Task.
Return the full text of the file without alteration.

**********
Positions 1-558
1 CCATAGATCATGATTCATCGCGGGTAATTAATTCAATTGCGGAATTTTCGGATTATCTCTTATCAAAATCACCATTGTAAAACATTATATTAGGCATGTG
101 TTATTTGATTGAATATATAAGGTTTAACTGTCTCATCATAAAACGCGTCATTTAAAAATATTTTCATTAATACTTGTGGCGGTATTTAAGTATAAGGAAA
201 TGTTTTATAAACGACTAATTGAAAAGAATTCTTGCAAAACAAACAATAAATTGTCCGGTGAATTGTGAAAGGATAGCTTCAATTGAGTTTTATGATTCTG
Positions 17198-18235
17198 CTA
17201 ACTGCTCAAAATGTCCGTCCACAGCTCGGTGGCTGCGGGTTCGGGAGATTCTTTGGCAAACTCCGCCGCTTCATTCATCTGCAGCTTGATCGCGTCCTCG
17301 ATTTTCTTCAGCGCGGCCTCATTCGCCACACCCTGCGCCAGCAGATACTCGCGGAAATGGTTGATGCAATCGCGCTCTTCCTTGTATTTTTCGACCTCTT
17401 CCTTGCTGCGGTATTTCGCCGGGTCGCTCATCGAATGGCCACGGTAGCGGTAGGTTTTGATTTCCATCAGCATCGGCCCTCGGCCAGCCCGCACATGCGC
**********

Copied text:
Positions 1-558
1 CCATAGATCATGATTCATCGCGGGTAATTAATTCAATTGCGGAATTTTCGGATTATCTCTTATCAAAATCACCATTGTAAAACATTATATTAGGCATGTG
101 TTATTTGATTGAATATATAAGGTTTAACTGTCTCATCATAAAACGCGTCATTTAAAAATATTTTCATTAATACTTGTGGCGGTATTTAAGTATAAGGAAA
201 TGTTTTATAAACGACTAATTGAAAAGAATTCTTGCAAAACAAACAATAAATTGTCCGGTGAATTGTGAAAGGATAGCTTCAATTGAGTTTTATGATTCTG
Positions 17198-18235
17198 CTA
17201 ACTGCTCAAAATGTCCGTCCACAGCTCGGTGGCTGCGGGTTCGGGAGATTCTTTGGCAAACTCCGCCGCTTCATTCATCTGCAGCTTGATCGCGTCCTCG
17301 ATTTTCTTCAGCGCGGCCTCATTCGCCACACCCTGCGCCAGCAGATACTCGCGGAAATGGTTGATGCAATCGCGCTCTTCCTTGTATTTTTCGACCTCTT
17401 CCTTGCTGCGGTATTTCGCCGGGTCGCTCATCGAATGGCCACGGTAGCGGTAGGTTTTGATTTCCATCAGCATCGGCCCTCGGCCAGCCCGCACATGCGC